Frank Chase

Many of the farm tools in the Old Town Hall exhibit were used on Frank Chase’s farm at the bottom of Quaker Hill. Frank was a farmer for 80 years. He was a local pioneer in raising turkeys, eggplant and late growing cauliflower.  Frank’s daughter, Mary Chase Hanks, donated the farm equipment in her father’s name.

A number of years ago my students at Elmhurst School were studying Portsmouth’s farm heritage.  I was able to bring the third grade students to various farms in Portsmouth to interview farmers about their work.  I brought one class to the Chase Farm at the bottom of Quaker Hill.  The students were delighted to talk to two women farmers.  One was an organic farmer who was renting the Chase land.  The other was Mary Chase Hanks whose family had been farming the land for generations.  In many ways their farming techniques were similar.

It is difficult to find information about many of our Portsmouth farmers, but a 1994 Newport Daily News article by R.E. Reimer on Mary Chase Hanks give us more information on both farmers.  At the time Mary was growing peaches, pears, tomatoes, peppers, berries, flowers and corn and selling them at her “Stonewall Stand” on East Main Road.  Mary was using organic techniques and was quoted as saying, “I like natural things, the natural way of preserving life and doing things that’s going to help the other fellow.”  She didn’t use herbicides or insecticides.  That was the Chase farm way since before the Civil War.

Mary stated that the farm was once part of her great-great-grandfather Samuel Chases much larger farm.  Frank Chase inherited part of that farm – around 18 acres of it from Quaker Hill to Bloody Run Brook.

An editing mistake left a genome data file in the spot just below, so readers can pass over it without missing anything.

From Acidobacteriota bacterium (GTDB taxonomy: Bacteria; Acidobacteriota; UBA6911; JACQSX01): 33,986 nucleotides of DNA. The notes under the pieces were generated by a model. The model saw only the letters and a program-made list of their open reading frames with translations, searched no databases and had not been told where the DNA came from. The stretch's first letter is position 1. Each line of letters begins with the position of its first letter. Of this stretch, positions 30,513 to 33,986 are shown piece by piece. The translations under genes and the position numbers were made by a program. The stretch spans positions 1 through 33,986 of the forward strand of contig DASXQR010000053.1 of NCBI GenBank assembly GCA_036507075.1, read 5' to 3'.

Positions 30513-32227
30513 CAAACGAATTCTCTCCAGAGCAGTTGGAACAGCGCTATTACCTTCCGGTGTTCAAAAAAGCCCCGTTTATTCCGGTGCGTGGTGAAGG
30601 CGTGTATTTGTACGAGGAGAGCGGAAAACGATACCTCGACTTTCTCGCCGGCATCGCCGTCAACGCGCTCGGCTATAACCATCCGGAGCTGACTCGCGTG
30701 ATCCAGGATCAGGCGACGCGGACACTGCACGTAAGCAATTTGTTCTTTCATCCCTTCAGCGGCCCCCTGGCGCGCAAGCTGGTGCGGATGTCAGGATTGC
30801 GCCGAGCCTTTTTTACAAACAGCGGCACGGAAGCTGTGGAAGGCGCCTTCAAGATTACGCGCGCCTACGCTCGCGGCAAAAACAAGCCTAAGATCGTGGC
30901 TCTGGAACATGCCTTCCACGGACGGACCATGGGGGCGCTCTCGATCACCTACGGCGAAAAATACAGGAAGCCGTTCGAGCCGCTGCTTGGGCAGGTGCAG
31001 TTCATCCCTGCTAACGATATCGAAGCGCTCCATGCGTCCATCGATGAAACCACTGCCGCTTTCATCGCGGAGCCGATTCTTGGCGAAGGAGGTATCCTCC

Mary said her father Frank worked long, hard hours and expected the same of everyone who worked with him.  “Remember he started out when you delivered milk in the horse and buggy at 4 o’clock in the morning.”

Mary related that her father liked to plant cauliflower because he loved to watch it grow.  He teased that he had the sweetest melons because he put sugar on the land.

Mary Chase Hanks was dedicated to farming on her father’s side, but she was also artistic like her mother.  She earned a degree in commercial art, but didn’t use her training for a while.  She married and went on to raising four children in California.  She became a portrait painter with children as her subjects.

Mary Chase Hanks – part of Daily News photo – Kathryn Whitney

Mary returned to the Chase Farm in 1954 in order to help her father and she brought her children with her.  As her father aged she would farm in Portsmouth from April to October and then return to her California life over the winter.  Farming was an essential part of Mary’s life.  She died at age 88.